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Black Votes Matter event held in North Omaha Sunday

Posted at 10:12 PM, Sep 02, 2018
and last updated 2018-09-03 07:27:03-04

This November, Nebraska has major elections to look at like the race for senator, governor, and Congress. Sunday one community gathered in North Omaha to remind their neighbors their voices and votes matter.

Leaders in the North Omaha community sent a message, low levels of voter turnout in the African American community is unacceptable. So, they held an event to encourage voters to make their voices heard.

“This is the right place to be today whether you live in North Omaha or wherever,” said Preston Love Junior, the founder of Black Votes Matter Omaha.

A free concert with vendors took over 24th Street.

“It's been a long time since you've seen north 24th street be this active, be this vibrant so we're all excited,” said Chairman of the Board for North 24th Street Corridor Alliance.

But the booths getting the most attention were those registering people to vote.

"There has been a lot of issues in our community throughout the whole world regarding the turnout of voters in the community and it seems to have been a decline in the number of African Americans going to the poll,” said Johnson.

According to the Census' Current Population Survey in the 2016 election 65% of white citizens cast ballots which is up from the 2012 election. But only 59% of African Americans showed up to the polls in 2016, which was down from 66% in 2012.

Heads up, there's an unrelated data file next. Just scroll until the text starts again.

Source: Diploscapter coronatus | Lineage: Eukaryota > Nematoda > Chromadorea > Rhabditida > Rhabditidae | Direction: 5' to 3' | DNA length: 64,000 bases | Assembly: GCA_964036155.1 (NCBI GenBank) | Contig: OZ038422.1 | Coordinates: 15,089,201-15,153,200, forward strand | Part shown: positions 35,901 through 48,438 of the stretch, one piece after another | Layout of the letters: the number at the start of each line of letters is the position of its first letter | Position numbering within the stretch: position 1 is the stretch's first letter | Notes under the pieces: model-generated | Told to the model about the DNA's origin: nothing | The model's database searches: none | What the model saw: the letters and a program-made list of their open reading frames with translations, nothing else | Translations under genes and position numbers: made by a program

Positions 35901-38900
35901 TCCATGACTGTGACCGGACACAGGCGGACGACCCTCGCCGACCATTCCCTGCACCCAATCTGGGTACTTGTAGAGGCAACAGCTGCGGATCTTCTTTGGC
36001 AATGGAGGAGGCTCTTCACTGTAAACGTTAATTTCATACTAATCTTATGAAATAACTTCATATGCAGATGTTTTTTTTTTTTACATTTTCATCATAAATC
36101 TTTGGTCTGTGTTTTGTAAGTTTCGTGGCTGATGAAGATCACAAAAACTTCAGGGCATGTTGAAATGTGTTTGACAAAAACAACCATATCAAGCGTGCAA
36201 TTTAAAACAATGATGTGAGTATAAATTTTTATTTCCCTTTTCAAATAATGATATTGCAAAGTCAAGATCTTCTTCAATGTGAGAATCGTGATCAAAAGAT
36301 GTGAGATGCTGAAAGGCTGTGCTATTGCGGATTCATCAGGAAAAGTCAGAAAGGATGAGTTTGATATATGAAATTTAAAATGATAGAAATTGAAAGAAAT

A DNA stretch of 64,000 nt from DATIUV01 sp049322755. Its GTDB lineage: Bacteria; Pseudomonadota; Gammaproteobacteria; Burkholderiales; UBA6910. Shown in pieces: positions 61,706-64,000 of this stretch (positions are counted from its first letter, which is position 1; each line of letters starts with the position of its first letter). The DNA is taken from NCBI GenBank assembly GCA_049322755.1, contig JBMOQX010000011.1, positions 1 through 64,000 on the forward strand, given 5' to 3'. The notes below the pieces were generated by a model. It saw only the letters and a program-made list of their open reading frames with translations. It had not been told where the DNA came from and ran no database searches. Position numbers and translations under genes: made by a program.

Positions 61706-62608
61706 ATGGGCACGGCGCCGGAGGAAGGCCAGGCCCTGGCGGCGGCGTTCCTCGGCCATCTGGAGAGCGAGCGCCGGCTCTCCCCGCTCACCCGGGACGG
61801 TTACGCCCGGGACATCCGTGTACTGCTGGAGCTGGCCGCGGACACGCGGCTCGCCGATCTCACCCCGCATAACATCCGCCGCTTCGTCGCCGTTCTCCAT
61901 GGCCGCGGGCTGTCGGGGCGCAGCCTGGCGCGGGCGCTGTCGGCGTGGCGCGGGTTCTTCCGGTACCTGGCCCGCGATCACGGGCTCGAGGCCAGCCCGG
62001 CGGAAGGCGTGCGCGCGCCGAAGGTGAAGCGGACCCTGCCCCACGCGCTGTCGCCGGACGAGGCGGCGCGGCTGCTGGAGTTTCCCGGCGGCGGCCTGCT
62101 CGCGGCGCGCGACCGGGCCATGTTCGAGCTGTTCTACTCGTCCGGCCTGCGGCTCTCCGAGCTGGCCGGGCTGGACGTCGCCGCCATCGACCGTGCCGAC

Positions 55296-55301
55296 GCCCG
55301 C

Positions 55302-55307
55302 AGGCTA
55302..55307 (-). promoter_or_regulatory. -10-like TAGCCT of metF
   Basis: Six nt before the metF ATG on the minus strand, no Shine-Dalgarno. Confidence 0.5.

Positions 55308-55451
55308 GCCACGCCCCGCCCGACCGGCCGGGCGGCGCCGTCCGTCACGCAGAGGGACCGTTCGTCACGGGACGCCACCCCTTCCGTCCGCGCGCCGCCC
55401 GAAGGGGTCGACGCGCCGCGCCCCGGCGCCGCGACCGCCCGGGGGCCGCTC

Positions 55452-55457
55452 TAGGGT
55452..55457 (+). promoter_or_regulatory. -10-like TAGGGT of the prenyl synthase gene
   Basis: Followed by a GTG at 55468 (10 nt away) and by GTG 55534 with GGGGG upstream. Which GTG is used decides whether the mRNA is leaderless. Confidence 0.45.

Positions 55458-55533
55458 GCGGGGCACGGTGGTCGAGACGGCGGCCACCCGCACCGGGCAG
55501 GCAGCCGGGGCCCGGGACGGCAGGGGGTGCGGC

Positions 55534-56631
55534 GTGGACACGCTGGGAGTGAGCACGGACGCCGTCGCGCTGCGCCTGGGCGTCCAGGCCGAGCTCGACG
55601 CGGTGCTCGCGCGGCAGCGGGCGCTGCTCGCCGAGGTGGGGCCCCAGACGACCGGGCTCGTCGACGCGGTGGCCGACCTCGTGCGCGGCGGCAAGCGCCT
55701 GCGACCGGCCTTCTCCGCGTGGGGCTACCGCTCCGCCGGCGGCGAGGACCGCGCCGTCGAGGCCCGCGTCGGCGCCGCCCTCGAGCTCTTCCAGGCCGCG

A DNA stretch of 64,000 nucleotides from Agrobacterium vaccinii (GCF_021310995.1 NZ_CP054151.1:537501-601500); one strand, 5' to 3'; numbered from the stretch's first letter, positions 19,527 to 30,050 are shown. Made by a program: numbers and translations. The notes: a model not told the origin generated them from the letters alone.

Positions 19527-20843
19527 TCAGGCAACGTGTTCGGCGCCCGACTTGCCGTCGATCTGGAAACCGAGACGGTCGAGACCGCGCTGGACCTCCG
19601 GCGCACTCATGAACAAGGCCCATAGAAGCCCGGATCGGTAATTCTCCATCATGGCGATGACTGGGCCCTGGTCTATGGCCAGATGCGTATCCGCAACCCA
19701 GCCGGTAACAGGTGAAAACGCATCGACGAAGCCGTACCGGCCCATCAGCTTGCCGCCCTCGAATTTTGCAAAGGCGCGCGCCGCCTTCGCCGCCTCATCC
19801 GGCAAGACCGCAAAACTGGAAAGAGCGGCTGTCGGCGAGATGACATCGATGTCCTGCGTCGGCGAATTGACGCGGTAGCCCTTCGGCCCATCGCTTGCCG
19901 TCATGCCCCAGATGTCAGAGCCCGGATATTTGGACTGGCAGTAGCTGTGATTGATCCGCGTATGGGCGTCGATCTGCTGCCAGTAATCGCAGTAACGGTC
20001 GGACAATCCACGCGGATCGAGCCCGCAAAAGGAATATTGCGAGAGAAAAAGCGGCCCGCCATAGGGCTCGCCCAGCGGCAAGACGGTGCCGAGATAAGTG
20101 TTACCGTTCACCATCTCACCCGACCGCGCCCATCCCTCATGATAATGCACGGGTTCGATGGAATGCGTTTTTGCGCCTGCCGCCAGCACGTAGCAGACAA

A statistic some in the African American community say needs to change.

“There are so many things that are going on that we don't agree with, like some of the policies, but if we're not voting then we don't have our voices heard,” said attendee Che Orduna.

For Orduna, the lack of affordable healthcare will be on her mind this November as she heads to the polls. “It's not affordable for people in my community and they have to choose between rent, food or affordable health care for their children,” she said.

Organizers of today's event say they want others in District Two to know choosing not to vote won't help to change anything.

“With this initiative, we hope that we will spark that interest once again and get those numbers back up like they need to be so that we can make a difference in our community,” said Johnson.

“We're gonna wag our finger at the nonvoters but we're going to hope that everybody walks away with a message inside of themselves,” said Love Junior

3 News Now has spoken with both candidates for governor and senator one-on-one and even televised the debates held last week at the Nebraska State Fair.

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